Almost every modern business today is looking to tap the power of analytics—some to gain competitive advantage, others to gain market leadership, and some others to simply avoid being obsolete. Consider these findings from a report by Salesforce, which says that as many as 90% of high performing companies feel that analytics is critical for driving the company’s business strategy and improving operational outcomes.
Fostering an Analytics-Driven Culture
More and more organizations are now concentrating their efforts on building an analytics-driven culture by putting analytics in the hands of every employee in the organization. While organizations have embarked on the journey to bring about a culture of analytics, a long road awaits them ahead. Driving a culture change is hard and requires commitment from every business function.
A culture change strategy has to be carefully planned and executed else it can fall flat. For instance, if it impacts employee productivity or adds a new set of responsibilities, then it is bound to see a lot of resistance. Then, of course, there are non-technical employees in every company who fail to see the value in data. Getting these non-technical employees excited about analytics is a different ball game altogether.
We look at a three-point approach that you can adopt to make analytics interesting to non-technical people:

  1. Showing Results: Just telling employees the numerous benefits of analytics is not going to do the trick. The key lies in showing concrete results regarding how data analytics can drive better business decisions. For instance, you can get the marketing team to jump on the analytics bandwagon by showing them how insights derived from analytics can help them deliver individualized messages and product offerings. On similar lines, sales team needs to know exactly how leveraging analytics can help increase revenue share; product development team needs to understand how they can design better products using analytics, and so on. Once they start looking at the advantages, it will only be a matter of time before they realize the game-changing potential of analytics in business decision making.pgp business analytics (pgp-babi) great learning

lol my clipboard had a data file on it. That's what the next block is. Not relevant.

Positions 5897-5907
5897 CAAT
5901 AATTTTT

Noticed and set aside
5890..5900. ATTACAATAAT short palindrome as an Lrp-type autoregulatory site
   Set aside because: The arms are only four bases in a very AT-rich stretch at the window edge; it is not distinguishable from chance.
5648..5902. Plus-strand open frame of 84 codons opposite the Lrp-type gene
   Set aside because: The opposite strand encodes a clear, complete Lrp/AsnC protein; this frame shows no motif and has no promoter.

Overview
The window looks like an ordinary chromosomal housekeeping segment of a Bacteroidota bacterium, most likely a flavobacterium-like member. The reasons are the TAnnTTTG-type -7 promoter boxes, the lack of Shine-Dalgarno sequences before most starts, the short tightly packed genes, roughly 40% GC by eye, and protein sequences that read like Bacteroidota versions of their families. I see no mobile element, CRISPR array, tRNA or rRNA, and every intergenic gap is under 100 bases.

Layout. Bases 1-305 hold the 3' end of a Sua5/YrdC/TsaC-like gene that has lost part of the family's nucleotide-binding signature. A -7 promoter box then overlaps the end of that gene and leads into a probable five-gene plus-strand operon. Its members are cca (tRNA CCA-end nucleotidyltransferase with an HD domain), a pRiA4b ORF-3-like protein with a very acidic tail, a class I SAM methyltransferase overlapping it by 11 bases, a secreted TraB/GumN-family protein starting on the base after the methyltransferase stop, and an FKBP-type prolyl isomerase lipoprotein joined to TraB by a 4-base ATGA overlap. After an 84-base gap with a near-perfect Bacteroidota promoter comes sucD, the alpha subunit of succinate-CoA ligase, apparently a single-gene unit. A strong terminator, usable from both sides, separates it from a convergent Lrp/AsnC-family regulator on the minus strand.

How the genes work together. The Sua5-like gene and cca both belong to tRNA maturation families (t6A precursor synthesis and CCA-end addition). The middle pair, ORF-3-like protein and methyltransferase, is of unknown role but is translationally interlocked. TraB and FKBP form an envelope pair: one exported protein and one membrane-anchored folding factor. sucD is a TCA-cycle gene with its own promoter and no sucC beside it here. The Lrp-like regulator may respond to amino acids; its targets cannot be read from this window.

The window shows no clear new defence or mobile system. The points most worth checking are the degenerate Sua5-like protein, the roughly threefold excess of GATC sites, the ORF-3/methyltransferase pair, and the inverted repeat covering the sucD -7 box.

2. Making Analytics a Natural Part of the Workflow: If employees have to undergo training to learn a new tool or are required to adapt to a new interface to leverage analytics, then they will resist getting on-board. This is where embedded analytics, wherein an analytics tool is integrated into a business application instead of a separate platform, can prove instrumental. Through embedded analytics, features specific to an analytics platform are made available on a business application. In other words, analytics becomes a natural part of the workflow. This significantly improves analytics adoption, especially amongst non-technical people, as they don’t have to leave their business applications and at the same time get information in context. A report from Logi Analytics states that users adopt embedded analytics two times faster than traditional analytics tools.
  3. Think Big, Start Small: While your end goal could be to bring in an analytics culture throughout the organization, it’s easier said than done. You need to understand that the shift will be gradual. Adopt a step-wise approach and target the departments where benefits will be most visible. Regularly share successful case studies across the organization via emails, news updates or town halls. Conduct training sessions on how similar results can be achieved for every function and department. In essence, devise a long-term strategy, starting with key departments and moving on to transform the entire company culture.

The journey to be an analytics-driven organization and in course taking even non-technical onboard is far from fast and easy. The key to transformation lies in being patient—remembering that getting everyone used to analytics and trying to transform an entire company culture cannot happen overnight.
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